Youth enterprises and limited minimum wage increases welcomed.

Chancellor George Osborne released the Budget yesterday, with a mixed reaction from the British Retail Consortium (BRC) and the Federation of Small Businesses (FSB).

The BRC’s director general Stephen Robertson said: "The Chancellor’s business friendly tone is reassuring but two years into this Government it’s not enough.


“[Osborne] is right to keep deficit reduction as his primary objective. He’s right to recognise that ultimately the only sustainable way to achieve that is to grow the economy by making the UK more competitive. The acceleration of Corporation Tax reductions sends the right signal but it’s not the only tax affecting retailers."

Robertson expressed disdain at Osborne’s avoidance of scaling back business rates, describing the evasion as “disappointing” as a 5.6% increase on business rates looms. This will add about £350 million to retailers’ costs in the UK.

"The opportunity, previously announced, to postpone part of the bill will help some but retailers use a lot of property and imposing an increase on this the scale is hugely significant for the sector,” he said.

However Robertson remained largely positive with a view to other Budget changes that will effect retailers and businesses in the UK.

With a view to Sunday trading and the possible changes to legislation ahead of the Olympics, Robertson said: "The Chancellor recognises the stranglehold regulation has on growth but the repeated red-tape-slashing promises of the last two years have yet to meet the reality.

“The Government has done some long-overdue clearing out of moribund rules but it must follow through on reform. One-in-one-out is a good principle but it must mean burdens being removed from retail for every new one added. Business is not a single life form. The relief must go to the same sector that is suffering new pain."

However he welcomed the changes to the national minimum wage, describing the Government’s move to increase the minimum wage by just 1.8% as “thoroughly wise”. This, Robertson argues, would be within the remit of most retailers and would allow them to both create and maintain positions. “Any larger increase would have piled extra pressure on retailers at a time of weak customer demand,” Robertson added.

He praised Osborne’s approach to easing credit for small and medium-sized businesses, noting that 92% of retail businesses haw fewer than 10 employees but said that capital allowances could have been better thought out.

"Stimulating investment in equipment and technology is crucial to economic recovery. With the growth in online sales, many retailers are looking to invest in systems. Encouraging this fast growing export sector through tax breaks would have produced great returns.

"The very limited capital allowance concessions applying in some Enterprise Zones doesn’t offer help widely enough. The Chancellor should have made similar incentives available in all regions and to businesses of all sizes,” said Robertson.

With a view to small businesses in the UK, the FSB’s national chairman John Walker welcomed Osborne’s budget speech and said the Federation was “pleased” with the actions to cut red tape, allowing more young workers into employment.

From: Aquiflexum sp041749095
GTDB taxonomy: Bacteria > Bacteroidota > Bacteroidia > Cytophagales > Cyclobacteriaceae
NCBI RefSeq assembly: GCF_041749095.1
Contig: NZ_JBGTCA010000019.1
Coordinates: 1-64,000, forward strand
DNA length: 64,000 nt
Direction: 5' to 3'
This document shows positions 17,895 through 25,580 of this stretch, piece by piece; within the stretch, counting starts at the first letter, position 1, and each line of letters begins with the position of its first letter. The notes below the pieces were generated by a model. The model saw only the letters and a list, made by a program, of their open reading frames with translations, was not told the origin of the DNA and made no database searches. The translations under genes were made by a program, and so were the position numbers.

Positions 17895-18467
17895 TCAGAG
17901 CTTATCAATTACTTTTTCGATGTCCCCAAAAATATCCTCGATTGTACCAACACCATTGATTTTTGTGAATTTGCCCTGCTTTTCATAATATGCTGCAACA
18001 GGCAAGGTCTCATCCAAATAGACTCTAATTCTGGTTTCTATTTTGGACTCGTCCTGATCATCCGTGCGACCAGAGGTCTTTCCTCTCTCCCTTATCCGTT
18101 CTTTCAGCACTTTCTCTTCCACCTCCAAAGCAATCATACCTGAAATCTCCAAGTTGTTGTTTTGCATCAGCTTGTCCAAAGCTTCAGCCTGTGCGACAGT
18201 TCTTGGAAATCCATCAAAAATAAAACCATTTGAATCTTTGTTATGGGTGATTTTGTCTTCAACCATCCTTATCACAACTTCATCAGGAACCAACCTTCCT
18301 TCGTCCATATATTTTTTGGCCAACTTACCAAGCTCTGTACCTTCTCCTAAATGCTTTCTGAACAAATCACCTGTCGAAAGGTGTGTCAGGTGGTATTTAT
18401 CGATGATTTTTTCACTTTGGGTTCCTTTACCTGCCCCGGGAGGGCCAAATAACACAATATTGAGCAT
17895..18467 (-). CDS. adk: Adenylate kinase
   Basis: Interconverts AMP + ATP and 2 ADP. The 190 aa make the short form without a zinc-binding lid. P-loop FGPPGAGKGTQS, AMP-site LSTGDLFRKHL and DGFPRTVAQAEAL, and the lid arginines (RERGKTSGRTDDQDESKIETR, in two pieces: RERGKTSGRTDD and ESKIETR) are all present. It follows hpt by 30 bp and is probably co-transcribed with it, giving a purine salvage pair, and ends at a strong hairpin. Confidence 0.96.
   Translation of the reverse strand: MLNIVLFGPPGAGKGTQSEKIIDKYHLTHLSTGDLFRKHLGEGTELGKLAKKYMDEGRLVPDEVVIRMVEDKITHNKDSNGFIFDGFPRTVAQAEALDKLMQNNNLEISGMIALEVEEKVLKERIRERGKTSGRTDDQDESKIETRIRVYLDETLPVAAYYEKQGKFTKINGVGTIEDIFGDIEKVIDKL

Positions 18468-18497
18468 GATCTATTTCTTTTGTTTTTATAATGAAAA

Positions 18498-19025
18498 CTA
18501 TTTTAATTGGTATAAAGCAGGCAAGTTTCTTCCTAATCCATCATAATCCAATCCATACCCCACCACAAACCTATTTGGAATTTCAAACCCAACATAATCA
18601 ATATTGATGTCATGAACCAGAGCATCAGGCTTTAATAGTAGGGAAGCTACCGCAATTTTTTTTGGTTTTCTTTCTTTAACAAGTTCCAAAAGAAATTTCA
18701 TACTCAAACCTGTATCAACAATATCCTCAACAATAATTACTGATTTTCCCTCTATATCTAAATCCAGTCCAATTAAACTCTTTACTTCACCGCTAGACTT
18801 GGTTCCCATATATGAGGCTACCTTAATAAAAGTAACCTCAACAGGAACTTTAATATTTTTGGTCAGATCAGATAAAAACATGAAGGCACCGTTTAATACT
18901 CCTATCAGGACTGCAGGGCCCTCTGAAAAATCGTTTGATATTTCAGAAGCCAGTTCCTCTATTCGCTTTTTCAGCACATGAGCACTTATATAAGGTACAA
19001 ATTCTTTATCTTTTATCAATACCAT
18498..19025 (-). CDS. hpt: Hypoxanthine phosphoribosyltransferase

"We asked for a Budget with long-term measures to help to instil confidence, rather than a barrage of micro-measures that have a limited impact on the ground.

Especially welcome are the proposals to simplify the tax system for the country’s smallest companies. However, petrol prices remain a major concern for small businesses and we would have liked some further action on reducing the level of fuel duty to help struggling small firms,” said Walker.

"The key to nurturing the economy back to full health is by tackling the budget deficit and the FSB continues to support the Government’s debt reduction plan. The FSB welcomes the fiscally neutral budget and is pleased with the OBR’s positive revision to growth forecasts this year, along with forecasts for falling inflation.”

However Walker expressed discontent that the Government had not acknowledged the need for a Small Business Administration department to help small firms.

"We are disappointed that there were no plans to look into setting up a Small Business Administration. This is the missing link to ensuring that all initiatives have the maximum impact for small firms," he said.

However Osborne is set to consider the introduction of ‘Enterprise Loans’ for young people looking to start their own businesses, something welcomed by Walker. " More than three-quarters of 11-18 year olds would like to set up their own business so loans to help them do so will be a great help. The FSB has long said that Government should prioritise and support enterprise to young people in education so that setting up on their own is an option."

The Government’s Business Finance Partnership was also praised by the FSB, off the back of the news that two in five small businesses struggle to access finance from the banks.

"The £1.1 billion Business Finance Partnership is welcome as it will open up non-bank lending for businesses,” said Walker. “The further extension to the Enterprise Finance Guarantee will also be beneficial to small firms and the expansion of UK Export Finance will benefit businesses that want to export."